Never Say Never

June 2, 2017

by Roger Pynn

We can all hope that British Airways never again has an IT failure like the one that stranded thousands of passengers over the weekend, and while it may be a laudable objective, saying you plan to never let something terrible happen again is an all-in bet you might not want to make.

“Once the disruption is over, we will carry out an exhaustive investigation into what caused this incident, and take measures to ensure it never happens again,” BA CEO Alex Cruz said.

Those advising Cruz on messaging should have known better and that in an industry that has been taking so many hits, erring on the side of caution is the best rule.  Just as you can’t be sure you won’t have an unruly passenger or turbulent weather, you can’t promise technology won’t fail.

So what makes sense in a case like this when the pressure is on?  Perhaps you advise your executive to acknowledge that “in today’s technology dependent world we all know the potential for glitches, but it behooves us to investigate this situation exhaustively and do everything in our power to find solutions and redundant protection for the future.  We truly apologize and appreciate the patience of all those who were inconvenienced.”


Timing is Everything

February 9, 2017

by Kacie Escobar

Chili’s just lifted its permanent ban on Pam Beesly Halpert … and fans of NBC’s “The Office” are eating it up.

In a memorable episode, Pam (played by Jenna Fischer) is banned from the restaurant for causing a disturbance during a company party.  Asking fans whether she should go inside, the actress recently tweeted a selfie in front of a Chili’s, triggering nearly 500,000 combined retweets, likes and comments.

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Chili’s was quick to reply and “officially” lift the ban on Fischer’s character.

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Complete with a quote from the company president, the announcement extended the life of the social media event across two days.  It even prompted some of Fischer’s co-stars to join the fun, enabling the brand to reach thousands of additional followers:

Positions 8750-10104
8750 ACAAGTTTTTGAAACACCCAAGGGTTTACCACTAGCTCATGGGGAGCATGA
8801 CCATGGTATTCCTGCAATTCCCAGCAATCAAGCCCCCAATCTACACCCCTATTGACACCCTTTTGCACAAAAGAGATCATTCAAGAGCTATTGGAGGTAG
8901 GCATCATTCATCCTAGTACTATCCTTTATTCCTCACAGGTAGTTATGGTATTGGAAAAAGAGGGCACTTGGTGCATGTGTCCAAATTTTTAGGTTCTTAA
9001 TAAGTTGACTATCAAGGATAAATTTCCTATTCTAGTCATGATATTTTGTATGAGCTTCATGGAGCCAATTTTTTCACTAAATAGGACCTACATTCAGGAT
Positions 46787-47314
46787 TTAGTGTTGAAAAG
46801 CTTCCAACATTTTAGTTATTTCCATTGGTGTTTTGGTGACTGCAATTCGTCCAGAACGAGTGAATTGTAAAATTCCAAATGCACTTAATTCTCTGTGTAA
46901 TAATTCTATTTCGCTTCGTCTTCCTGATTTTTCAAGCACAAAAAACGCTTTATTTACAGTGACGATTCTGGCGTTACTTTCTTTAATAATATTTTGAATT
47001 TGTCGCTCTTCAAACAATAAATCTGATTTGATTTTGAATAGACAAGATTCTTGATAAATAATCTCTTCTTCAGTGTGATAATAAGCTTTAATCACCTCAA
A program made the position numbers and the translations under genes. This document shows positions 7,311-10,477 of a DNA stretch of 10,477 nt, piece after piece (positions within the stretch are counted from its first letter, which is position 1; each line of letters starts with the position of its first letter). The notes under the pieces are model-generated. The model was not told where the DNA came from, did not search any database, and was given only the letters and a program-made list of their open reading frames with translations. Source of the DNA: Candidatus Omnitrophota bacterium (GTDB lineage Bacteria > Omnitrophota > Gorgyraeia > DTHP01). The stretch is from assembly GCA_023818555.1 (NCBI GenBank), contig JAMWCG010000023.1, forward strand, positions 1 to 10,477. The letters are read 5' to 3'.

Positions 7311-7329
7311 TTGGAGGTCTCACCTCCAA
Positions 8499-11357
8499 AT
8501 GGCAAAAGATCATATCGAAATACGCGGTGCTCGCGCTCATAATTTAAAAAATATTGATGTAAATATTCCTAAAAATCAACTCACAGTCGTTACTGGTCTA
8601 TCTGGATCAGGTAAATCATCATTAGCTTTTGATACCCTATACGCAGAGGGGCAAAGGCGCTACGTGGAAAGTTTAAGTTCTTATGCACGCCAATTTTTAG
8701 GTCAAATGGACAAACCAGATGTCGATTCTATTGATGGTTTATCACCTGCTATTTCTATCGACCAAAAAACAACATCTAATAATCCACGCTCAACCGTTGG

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Because of its timely response, Chili’s is now on a growing list of brands that have successfully capitalized on popular culture to boost social media engagement.  These brands understand that the timing of your communication is just as important as the message.


Want to Avoid Negative Reviews? Provide Better Service.

August 4, 2014

by Dan Ward

Mashable reported on Monday about the Union Street Guest House in Hudson, NY, which threatens to fine guests $500 for negative reviews.

In what will be a surprise to no one except the Union Street Guest House management team, this policy has resulted in an increase in negative reviews, mostly from people who have not stayed there but who believe the policy to be absurd.

Here’s a thought for the Guest House team:  if you’re upset about negative reviews, provide better service.  You might even try listening to what your guests are telling you and making changes to provide a better experience.

The Guest House explains on its website that it is not for everyone, and that its vintage look is sometimes unpopular with guests.  Instead of fining those who don’t like the look, the Guest House should try targeting its message to those who will.


Targeted Messages more Important than Ever

August 29, 2008

by Roger Pynn

Communicators – marketers, advertising folks and public relations people – talk a lot about target audiences, and as Brian Reich points out in a blog entry at the Public Relations Society of America’s blog ComPRehension, new media and new technology may be causing static between message sender and message receiver.

Communications models have long taught us that the responsibility for a message being received lies with the sender, because static and noise can interrupt even the most carefully crafted message on its way to the receiver.

Reich, author of Media Rules!, offers an important precaution: don’t let the toys and the new technology become your new static.

He’s so right. Far too much of the dialogue among public relations people today is about the medium … not the message … which brings us way too close to proving Marshall “the medium is the message” McLuhan right. It isn’t about Twitter and it isn’t about your iPhone.

Message is always first. Without a message you have no reason to communicate. Whether we choose some old fashioned form of delivery (like a postcard or a newspaper) or instead create a viral pathway through a social network, we ought to be more concerned with targeted messages.

Let’s not leave the target audience asking “WHAT?”


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